"People perceive me as a white knight," Allan R. Dragone said after he had completed the first six months in his new job. "I wish they wouldn't."
When he was named chairman of the board of the New York Racing Association, Dragone took charge of an organization whose fortunes have been in a long decline and whose problems may be insoluble. Yet as Dragone has faced and begun to attack those problems, he has raised hopes he might be able to rescue a sport in distress.
There was a time when New York racing held unquestioned preeminence in U.S. racing, when crowds of 50,000 would cheer Kelso and Dr. Fager. But since 1972, New York has been the model of the way the industry shouldn't be run.
The law creating off-track betting in New York was a disaster, for it gave the NYRA tracks no control over the selling of their own product through OTB. Instead, six different political entities were created to run OTB throughout the state. They took customers and revenue away from the tracks, and New York City's OTB parlors dealt a further blow; they were generally so sleazy they alienated people from the whole sport.
As attendance at Aqueduct and Belmont Park dropped year after year, many fans thought NYRA's management grew fatalistic and complacent. The dwindling number of bettors who go to see live races can recite a catalogue of complaints about the quality of racing, small fields, management that seemed oblivious to its customers' desires.
It was an indication of the seriousness of NYRA's problems when its board of directors chose the new chairman. Traditionally, this post has gone to men best known as members of the horsey set, scions of America's most famous racing families.
Dragone, by contrast, is a Harvard Business School product who rose to presidency of the Celanese Corp. and vice chairmanship of Burlington Industries. He had been a member of NYRA's board of directors since 1985, and presumably was tabbed for the top spot.
One of Dragone's first conspicuous moves showed he wasn't afraid to disturb the status quo. New York's announcer, Marshall Cassidy, had driven fans crazy for years with his bored, unemotional delivery, but he was seemingly entrenched. Dragone chose to replace him as of September with Tom Durkin, whose exciting race calls have been a high point of the Breeders' Cup telecasts. Score one for Dragone.
The new chairman installed a sharp new marketing director for the NYRA tracks. He ordered changes in the public address system at the tracks. He hired consultants to study NYRA's food service. "We want to create an atmosphere of customer satisfaction," he said.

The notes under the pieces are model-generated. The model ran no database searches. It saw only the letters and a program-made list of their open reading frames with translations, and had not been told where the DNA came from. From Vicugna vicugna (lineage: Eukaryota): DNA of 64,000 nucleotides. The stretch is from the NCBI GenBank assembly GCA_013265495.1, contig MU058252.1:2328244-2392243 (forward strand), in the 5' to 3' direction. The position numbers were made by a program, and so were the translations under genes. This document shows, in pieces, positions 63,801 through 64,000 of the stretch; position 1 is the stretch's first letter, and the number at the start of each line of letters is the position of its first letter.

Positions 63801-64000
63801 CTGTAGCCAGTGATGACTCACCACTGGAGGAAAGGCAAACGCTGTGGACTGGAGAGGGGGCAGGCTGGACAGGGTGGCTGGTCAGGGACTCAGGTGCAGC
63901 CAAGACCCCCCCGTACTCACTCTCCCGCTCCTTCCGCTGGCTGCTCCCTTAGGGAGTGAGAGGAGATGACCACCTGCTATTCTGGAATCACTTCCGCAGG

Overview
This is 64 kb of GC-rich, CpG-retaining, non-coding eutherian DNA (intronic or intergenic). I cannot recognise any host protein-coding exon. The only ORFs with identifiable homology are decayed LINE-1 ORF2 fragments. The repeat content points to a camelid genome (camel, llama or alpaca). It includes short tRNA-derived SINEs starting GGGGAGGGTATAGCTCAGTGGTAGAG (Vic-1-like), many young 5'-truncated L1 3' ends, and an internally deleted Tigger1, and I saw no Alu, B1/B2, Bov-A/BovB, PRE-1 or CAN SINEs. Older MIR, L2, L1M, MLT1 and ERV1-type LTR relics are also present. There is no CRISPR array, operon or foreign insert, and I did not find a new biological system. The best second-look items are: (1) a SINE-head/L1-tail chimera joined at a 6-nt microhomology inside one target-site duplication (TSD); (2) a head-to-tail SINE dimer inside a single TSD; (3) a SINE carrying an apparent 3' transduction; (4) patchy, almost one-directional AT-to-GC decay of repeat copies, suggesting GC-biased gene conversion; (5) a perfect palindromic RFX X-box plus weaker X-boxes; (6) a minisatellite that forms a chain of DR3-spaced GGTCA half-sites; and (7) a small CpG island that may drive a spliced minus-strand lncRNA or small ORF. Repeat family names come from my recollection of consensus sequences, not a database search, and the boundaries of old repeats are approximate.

Dragone has talked about the possibility of NYRA's acquiring little Finger Lakes Race Track in upstate New York. And his first year on the job, he successfully worked with state political leaders to win passage of a racing bill that gave some benefits to NYRA. But even that success demonstrated just what a formidable problem OTB poses for New York tracks.
"We've got six off-track betting corporations competing with each other and competing with NYRA," Dragone said. "The competition has reached some crazy states. In that bill, we got permission to have telephone betting -- but there has to be a $1,000 minimum balance to open the account. Every OTB has telephone betting with a non-minimum balance. We got permission to open one teletheater -- but 18 months from now." Meanwhile, OTB operates teletheaters in Manhattan that cut deeply into NYRA's business.
The relationship between racing and off-track betting is such a tangled mess that New York has shown other states just what to avoid. Everywhere else, the tracks themselves have maintained control of off-track or inter-track betting -- as in Maryland, where the track owners operate the wagering at Pimlico and Laurel. What Dragone seeks is at least some control of OTB in New York.
"It's not going to be instantaneous," he conceded, but he envisioned a "gradual partnership" of NYRA and OTB.
But why would OTB cede any money or power to the tracks? The regional OTB operations are little fiefdoms, sources of jobs and power for politicians. Dragone predicted, "From a business point of view, some of the OTBs can go under in three to five years; at that point, drastic changes can happen."
Even if he is right, it will not be easy for NYRA to wrest some control of OTB, because the OTB organizations have such political strength. Dragone will not shape racing in New York the way the late Frank De Francis did in Maryland and Dick Duchossois did in Illinois. And Dragone knows it.
"Changes in New York," he said, "are going to require a strong partnership with the legislature. I love the horse business and I want it to succeed, but making changes here is going to take a lot more than Al Dragone."